A few years ago when SAP first announced its SAP BI Accelerator, I wrote a brief explanation of the in-memory approach to storing and accessing data. Given the expected renewed emphasis on in-memory databases at next week's Sapphire, I thought it would be worthwhile to repeat that explanation here.
In a conventional BI system, queries work against a large relational database stored on a disk drive. Sorting through that database and accessing the data on the disk drive create a significant delay in getting results. Query developers rely on precalculation and aggregate building to compensate, but the benefit realized from these techniques diminishes the bigger the data set becomes.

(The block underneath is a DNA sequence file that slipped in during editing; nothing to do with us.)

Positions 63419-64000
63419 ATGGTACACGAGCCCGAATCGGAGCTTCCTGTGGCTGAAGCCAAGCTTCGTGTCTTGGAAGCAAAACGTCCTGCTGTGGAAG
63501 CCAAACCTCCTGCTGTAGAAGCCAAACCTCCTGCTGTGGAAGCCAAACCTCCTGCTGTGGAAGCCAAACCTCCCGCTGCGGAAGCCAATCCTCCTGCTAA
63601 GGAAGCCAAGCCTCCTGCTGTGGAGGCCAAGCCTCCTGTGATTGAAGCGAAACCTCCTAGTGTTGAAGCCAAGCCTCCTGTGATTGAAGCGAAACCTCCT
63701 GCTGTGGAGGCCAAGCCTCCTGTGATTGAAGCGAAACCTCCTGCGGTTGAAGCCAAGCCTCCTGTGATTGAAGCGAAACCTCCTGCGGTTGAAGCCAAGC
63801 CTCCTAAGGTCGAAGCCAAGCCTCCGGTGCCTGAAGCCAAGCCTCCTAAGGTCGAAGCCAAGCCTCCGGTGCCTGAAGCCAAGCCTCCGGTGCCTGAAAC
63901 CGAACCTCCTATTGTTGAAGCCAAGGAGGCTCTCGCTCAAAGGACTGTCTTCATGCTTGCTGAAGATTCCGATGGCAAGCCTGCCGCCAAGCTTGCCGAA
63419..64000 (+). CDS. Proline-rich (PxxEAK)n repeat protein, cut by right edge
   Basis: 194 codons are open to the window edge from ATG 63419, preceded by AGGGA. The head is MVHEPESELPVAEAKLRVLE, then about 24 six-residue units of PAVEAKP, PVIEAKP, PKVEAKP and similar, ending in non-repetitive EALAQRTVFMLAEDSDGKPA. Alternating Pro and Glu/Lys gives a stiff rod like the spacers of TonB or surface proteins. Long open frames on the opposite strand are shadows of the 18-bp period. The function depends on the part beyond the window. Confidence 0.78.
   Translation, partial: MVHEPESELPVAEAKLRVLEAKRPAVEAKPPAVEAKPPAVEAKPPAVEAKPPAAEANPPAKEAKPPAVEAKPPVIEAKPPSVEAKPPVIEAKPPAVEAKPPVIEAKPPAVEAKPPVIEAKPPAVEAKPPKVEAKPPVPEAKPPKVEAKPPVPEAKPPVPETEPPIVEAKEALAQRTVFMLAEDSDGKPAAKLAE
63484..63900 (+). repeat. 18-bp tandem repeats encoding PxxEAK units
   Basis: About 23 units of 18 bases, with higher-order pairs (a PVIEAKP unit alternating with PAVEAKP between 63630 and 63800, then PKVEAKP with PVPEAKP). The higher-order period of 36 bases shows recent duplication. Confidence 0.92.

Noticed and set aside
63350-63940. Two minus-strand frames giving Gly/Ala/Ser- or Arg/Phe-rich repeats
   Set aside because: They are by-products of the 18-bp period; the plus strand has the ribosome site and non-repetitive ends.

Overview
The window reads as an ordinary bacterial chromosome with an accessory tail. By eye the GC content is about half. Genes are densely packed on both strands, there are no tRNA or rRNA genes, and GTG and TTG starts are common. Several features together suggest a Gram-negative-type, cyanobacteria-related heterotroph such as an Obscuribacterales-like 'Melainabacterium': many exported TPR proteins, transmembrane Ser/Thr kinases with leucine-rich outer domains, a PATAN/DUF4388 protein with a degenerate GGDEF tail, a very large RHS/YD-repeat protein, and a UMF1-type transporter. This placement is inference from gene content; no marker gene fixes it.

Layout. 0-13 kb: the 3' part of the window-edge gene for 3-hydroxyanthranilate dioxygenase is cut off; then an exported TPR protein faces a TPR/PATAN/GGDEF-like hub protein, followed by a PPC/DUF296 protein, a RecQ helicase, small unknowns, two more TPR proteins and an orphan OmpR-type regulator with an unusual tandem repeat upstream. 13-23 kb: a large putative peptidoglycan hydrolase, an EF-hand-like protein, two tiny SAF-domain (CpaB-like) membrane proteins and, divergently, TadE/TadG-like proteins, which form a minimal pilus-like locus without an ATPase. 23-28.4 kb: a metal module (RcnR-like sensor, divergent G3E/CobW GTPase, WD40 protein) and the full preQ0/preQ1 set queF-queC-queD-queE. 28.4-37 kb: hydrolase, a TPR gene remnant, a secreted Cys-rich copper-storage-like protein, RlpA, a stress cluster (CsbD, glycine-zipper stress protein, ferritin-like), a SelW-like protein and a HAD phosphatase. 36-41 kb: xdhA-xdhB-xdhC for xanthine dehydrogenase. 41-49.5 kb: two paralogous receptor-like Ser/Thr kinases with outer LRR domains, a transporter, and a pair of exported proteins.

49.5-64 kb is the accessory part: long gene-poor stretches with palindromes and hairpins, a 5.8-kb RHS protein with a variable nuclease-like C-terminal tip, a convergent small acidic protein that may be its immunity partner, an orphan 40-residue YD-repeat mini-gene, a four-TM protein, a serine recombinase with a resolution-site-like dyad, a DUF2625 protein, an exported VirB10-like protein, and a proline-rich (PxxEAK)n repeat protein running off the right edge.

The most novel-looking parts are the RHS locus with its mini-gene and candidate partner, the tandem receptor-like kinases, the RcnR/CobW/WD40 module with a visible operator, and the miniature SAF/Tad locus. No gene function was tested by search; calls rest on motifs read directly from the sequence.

By placing all the data in memory, locating the data becomes virtually immediate and you eliminate the latency of retrieving the data from a disk drive. Companies using in-memory databases report that performance is so fast that users often don't trust the results. They think something must have gone wrong with the query.
Performance itself is not the biggest benefit of in-memory databases. The real significance is that it breaks down barriers to BI usage. Companies can make BI available to more people in the organization without worrying about the effect on system performance. And users will more readily accept BI if they know they will get fast results.